Building My Own Store At Home and Grocery Tips

My daughter and I strategically planned out our grocery gathering outing and had a fulfilling time gathering groceries for our large family.
Oatmeal canisters on sale 10 for $10. I had .50 cents coupons that were doubled to $1 making my oatmeal purchases free.
Electrasol dishwashing detergent – powerball dissolving soap kind $3.69 buy one, get one free. My .75 cent coupons were doubled making it .69 cents for 2 boxes. A huge savings!
Cereal for .50 cents a box.
Scotch-brite cleaner mop thing? — regularly priced at $11.99, on a clearance rack for $3.00. I just so happened to have $3.00 off coupons making these things free.
Cream Cheese for .29 cents a bar. Enormous jars of natural pasta sauce for $1. Bottled water for .25 cents a 6 pack. 4 small bags of cat food and 7 peanut butter to-go packs were free as well.
My home store is beginning to look like a nice well-rounded stockpile of groceries and supplies. My goal is to continue to grow my stock and have a well-supplied home store from which to pull.
Over the years I can not begin to count the number of times that I have been out of items and purchased them at regular price just because I was unprepared and needed it. Currently I am working on building a stock of items that I regularly keep at home to avoid those panic times of being out of necessary items like baby diapers or bathroom tissue. It is a “Think Ahead” strategy of always being prepared that has escaped our modern mindset of always thinking it-will-be-there-when-you-need-it. Not only am I wanting to stock up when a product goes on sale, but I am wanting to have a cushion supply of items for those rainy days.
1.) Start collecting coupons for items you use. If you have the time, collect coupons for things that you would buy if they were outrageously cheap or free.
2.) Learn the coupon policies for the stores in your area.
3.) Watch for store sales and trends. Even without coupons, store sales are an excellent way to stock up. I recently purchased 5lb bags of potatoes for $1 a bag. This week they have a sale on bags of onions for the same price. Being that the cooler weather is moving in, root vegetables will keep for longer periods of time in a basement or in a garage.
4.) Be prepared to brush up on your math skills:
Math problems such as:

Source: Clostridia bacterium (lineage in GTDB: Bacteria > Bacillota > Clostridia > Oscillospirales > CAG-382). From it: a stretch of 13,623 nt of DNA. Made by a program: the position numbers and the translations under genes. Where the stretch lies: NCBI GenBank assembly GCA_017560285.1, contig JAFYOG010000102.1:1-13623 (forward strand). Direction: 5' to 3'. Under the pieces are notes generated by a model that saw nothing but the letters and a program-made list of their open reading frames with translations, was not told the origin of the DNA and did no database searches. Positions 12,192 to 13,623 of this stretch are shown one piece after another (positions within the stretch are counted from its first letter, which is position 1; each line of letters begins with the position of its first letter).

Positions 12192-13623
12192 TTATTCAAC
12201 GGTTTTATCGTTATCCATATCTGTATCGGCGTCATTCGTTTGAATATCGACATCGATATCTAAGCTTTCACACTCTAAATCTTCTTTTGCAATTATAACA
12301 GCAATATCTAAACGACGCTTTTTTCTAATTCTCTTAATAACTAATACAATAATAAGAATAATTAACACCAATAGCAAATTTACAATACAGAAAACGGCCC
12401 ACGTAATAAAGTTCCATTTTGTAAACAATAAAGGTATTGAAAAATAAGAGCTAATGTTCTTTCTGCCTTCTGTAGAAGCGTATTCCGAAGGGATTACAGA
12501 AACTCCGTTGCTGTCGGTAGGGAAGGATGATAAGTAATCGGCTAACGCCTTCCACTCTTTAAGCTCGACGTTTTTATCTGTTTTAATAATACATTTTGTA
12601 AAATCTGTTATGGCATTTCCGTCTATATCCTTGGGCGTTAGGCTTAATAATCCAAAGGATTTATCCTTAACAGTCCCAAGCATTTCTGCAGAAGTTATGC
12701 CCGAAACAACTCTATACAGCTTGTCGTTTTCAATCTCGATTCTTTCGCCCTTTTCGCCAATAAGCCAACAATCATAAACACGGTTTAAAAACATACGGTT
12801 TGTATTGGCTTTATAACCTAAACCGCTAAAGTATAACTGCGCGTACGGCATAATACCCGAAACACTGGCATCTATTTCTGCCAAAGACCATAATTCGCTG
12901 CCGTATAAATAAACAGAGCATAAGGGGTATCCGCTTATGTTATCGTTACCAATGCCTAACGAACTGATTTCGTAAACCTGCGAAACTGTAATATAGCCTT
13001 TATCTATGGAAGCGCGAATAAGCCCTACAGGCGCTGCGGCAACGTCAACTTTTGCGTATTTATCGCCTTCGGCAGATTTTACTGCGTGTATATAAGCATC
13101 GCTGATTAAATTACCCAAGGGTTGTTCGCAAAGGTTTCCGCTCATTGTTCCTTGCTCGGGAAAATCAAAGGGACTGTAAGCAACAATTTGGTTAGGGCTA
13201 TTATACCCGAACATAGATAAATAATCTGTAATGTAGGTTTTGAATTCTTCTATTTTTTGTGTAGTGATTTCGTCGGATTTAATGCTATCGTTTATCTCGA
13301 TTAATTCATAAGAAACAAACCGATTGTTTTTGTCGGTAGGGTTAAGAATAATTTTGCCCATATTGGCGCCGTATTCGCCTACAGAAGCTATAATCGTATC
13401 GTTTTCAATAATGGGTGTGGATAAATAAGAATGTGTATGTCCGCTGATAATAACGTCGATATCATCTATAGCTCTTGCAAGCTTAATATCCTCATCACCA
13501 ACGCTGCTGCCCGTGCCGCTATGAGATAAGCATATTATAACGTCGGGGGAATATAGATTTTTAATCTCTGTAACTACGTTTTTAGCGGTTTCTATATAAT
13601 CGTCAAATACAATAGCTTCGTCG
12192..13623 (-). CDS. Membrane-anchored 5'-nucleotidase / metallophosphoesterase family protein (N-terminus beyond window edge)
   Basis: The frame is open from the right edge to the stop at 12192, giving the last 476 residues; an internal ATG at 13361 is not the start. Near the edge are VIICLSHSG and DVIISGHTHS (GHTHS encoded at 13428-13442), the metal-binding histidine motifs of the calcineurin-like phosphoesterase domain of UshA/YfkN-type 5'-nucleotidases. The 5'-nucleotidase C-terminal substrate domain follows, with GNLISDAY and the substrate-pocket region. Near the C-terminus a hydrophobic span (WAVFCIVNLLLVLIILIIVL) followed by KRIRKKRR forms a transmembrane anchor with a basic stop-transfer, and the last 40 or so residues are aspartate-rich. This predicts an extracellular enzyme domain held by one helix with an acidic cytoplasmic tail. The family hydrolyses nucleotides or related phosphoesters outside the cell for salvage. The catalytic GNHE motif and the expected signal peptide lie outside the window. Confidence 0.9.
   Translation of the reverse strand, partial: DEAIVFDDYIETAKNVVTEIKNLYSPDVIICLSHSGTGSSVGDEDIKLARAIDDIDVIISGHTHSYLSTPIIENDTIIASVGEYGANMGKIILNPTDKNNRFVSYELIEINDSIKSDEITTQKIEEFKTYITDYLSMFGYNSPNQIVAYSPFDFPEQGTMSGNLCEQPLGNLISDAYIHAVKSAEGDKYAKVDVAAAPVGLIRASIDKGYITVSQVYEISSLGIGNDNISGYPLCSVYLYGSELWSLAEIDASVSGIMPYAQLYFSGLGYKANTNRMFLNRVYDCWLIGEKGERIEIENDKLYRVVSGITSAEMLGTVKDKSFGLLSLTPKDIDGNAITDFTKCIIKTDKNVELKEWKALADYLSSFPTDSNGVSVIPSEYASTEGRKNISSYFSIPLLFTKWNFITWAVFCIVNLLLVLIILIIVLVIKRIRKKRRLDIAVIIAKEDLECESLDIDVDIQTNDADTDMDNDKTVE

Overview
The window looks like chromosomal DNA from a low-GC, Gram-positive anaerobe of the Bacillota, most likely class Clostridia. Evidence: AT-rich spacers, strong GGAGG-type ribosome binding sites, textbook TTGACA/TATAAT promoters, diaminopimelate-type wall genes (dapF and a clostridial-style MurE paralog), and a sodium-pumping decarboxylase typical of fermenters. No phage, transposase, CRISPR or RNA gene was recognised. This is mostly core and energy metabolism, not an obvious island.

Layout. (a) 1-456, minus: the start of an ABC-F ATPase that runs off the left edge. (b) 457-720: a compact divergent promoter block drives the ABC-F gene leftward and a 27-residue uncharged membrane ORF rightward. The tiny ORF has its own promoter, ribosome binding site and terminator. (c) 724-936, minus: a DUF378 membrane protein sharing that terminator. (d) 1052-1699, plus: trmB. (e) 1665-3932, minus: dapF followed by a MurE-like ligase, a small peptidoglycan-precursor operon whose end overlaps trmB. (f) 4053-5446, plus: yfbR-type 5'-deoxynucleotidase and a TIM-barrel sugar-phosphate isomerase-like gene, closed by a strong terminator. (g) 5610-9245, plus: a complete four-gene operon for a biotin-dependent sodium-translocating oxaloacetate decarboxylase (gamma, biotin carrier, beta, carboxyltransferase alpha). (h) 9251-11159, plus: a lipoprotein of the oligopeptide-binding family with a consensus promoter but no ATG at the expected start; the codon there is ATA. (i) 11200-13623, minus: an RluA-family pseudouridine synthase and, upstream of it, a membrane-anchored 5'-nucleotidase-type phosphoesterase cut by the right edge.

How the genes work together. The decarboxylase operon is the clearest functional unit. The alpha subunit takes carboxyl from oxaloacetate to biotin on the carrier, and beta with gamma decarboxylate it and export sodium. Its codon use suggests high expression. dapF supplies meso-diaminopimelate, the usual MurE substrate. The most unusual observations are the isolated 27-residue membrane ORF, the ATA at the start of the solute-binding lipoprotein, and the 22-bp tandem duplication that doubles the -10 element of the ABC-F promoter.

Yogurt is on sale 10 for $5. I have a .50 cents off 6 coupon. Coupons are doubled at this store. What is the price of each yogurt container if I get 6? or this one…. Yogurt is on sale buy one, get one free at .69 cents. Your coupon is for .75 cents off 6 and the store will double each coupon. If you use 4 coupons, how many cups can you get and what is the price per cup? What is your total coupon value? and What would be the regular retail value? Also show yoursavings in percentage?
Cans of beans are on sale 5 for $5. I have many coupons for .50 cents off 2. Coupons are doubled. The store also has a $5 rebate off 10 cans. After my coupons and after the rebate, what is the cost for 10 cans?
Diapers are on sale for $4.99. I have a $2.50 coupon off one. The store has a $4.99 mail -in rebate on the product as well. What is the final cost?
I should write a math book for homemakers in training?


  • Sally says:

    Where on earth are you findng such a great sale on diapers?
    You’re the guru of couponing…did you know that? 😉

  • Bethany says:

    that was a once in a life time deal I think….
    that is not a normal happening — but nice when things like that do happen 😉 I posted some things on diapers though that are more reasonable and normal…. 😉
    So great to see you… I have been meaning to call you and check on how your week was going after getting back…
    been enjoying those milanos— yummy

  • sarah walston says:

    Again, groceries are not this cheap in Texas! LOL! I’ve been having fun couponing though! Last week I got $85 worth of food for $50. That was FUN! And yesterday we “ran in for a few things” and walked out with $9.00 worth of food for $1.18. And that’s only because I felt bad so I bought Adri a soda!